Last week the Harper government decided to pull the plug on a long-standing contract with an Ottawa based program for adults with intellectual disabilities.  The folks did mainly shredding work and were paid an average annual stipend of $2000, just enough to keep them under the limit of an allowable income without jeopardizing their Ontario Disability Support Program payments.  I heard about the closure via Facebook and Twitter, both on the feeds of L’Arche friends and those of the Canadian Association for Community Living.  The following two samples of what was posted represent the two key reactions that I witnessed:

This is an absolutely horrible decision by our Canadian government. Please contact your MP and inform her/him and ask that this decision be reversed.

Good to see a sheltered workshop closed.  We need employment - real jobs for real pay.

Then yesterday, Andre Picard wrote an opinion piece for the Globe and Mail entitled You Don’t Help Disabled Workers by Hiding Them.  Picard argues that workplaces like the one operated by the Ottawa-Carleton Association for Persons with Developmental Disabilities (OCAPD) are “outdated and counterproductive, a concept that the federal government should be working to eliminate, not perpetuate.”  He points to the injustice of people with disabilities being forced to work for less than 10% of the minimum wage, and the fact that there are almost 800,000 people with disabilities in Canada who are able to work but cannot find employment.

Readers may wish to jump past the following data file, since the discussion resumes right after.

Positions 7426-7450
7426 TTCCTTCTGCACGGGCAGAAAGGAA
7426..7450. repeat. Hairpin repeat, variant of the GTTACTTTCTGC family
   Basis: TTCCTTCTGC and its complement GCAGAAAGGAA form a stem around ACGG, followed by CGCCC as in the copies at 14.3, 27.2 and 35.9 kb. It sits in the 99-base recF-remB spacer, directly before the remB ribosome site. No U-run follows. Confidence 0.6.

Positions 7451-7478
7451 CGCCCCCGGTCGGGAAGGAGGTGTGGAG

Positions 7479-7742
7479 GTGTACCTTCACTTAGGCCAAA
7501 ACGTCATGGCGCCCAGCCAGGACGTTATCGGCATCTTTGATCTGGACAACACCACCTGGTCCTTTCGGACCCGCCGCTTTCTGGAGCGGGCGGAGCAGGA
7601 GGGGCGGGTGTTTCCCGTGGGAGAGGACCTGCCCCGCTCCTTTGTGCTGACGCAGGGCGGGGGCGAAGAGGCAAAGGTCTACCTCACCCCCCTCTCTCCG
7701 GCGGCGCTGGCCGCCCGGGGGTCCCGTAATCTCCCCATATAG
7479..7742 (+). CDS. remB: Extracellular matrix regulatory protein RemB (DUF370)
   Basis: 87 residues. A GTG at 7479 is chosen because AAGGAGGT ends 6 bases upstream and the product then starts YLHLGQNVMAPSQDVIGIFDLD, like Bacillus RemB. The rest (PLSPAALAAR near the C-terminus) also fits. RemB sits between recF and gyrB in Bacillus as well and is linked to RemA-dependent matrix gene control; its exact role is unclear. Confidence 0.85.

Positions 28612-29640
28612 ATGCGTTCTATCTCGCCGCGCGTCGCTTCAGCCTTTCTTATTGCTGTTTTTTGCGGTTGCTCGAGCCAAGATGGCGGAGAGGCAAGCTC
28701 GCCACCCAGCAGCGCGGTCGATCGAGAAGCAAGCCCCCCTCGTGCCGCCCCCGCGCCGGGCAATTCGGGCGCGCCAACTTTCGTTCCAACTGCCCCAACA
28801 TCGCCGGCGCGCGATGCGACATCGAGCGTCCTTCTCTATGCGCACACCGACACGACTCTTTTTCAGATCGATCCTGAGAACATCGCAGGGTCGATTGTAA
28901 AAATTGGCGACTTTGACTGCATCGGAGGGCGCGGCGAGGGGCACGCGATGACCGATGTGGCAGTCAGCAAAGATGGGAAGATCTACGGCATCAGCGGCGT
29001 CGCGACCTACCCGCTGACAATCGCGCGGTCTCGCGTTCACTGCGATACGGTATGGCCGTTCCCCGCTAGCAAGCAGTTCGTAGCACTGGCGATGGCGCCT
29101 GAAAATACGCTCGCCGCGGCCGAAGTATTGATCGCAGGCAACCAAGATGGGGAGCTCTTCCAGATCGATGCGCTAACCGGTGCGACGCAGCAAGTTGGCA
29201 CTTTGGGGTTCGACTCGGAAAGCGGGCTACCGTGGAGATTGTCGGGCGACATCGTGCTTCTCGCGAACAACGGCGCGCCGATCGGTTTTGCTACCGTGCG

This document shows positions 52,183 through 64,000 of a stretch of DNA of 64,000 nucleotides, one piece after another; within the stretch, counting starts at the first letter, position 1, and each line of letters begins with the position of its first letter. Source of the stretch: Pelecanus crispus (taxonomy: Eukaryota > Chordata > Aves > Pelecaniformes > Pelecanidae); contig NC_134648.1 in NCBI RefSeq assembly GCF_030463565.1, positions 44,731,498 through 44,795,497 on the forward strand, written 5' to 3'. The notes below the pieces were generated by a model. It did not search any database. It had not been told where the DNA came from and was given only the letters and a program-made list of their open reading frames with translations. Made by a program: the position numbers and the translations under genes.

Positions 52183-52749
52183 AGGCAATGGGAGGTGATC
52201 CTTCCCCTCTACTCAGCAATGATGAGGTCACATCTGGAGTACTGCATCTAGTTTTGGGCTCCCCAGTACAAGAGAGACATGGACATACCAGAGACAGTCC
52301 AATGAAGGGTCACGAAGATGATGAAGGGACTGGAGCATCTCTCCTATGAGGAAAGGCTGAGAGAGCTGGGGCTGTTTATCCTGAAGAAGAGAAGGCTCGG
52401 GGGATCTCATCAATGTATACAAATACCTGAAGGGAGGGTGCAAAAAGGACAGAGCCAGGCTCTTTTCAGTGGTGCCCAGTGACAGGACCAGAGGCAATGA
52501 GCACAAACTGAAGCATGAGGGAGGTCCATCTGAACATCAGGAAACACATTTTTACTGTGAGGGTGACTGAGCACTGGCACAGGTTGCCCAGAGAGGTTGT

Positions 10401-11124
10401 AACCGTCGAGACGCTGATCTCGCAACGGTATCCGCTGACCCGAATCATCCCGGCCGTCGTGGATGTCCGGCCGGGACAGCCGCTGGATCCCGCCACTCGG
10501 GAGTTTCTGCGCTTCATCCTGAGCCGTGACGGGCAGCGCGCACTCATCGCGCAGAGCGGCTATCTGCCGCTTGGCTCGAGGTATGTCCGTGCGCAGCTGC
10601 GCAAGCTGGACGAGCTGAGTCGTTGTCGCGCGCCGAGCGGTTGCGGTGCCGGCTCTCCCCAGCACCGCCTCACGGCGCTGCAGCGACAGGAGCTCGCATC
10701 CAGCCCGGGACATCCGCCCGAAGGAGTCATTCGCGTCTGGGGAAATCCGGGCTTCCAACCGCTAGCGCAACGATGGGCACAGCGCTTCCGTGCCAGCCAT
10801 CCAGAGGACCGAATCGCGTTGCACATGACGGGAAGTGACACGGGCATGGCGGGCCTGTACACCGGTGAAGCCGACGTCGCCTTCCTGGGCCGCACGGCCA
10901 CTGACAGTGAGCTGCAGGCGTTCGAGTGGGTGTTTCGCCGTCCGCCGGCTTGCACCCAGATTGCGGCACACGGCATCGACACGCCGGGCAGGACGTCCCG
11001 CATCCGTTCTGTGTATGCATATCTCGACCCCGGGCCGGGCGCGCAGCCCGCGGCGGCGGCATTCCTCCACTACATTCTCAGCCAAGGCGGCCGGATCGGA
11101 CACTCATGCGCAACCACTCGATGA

Picard also says that “instead of sheltered workshops that isolate people from mainstream society, workers with disabilities should be provided with supports for employment that help them integrate”.

I share Picard’s outrage at the systemic discrimination against people with intellectual disabilities, and the devaluing of their contributions to society.  But I felt similar outrage upon hearing of the government’s cancelling of the contract with the OCAPD and the injustice foisted upon the employees at that Centre as a result.  It strikes me that, when it comes to work for people with intellectual disabilities, a more nuanced argument is called for.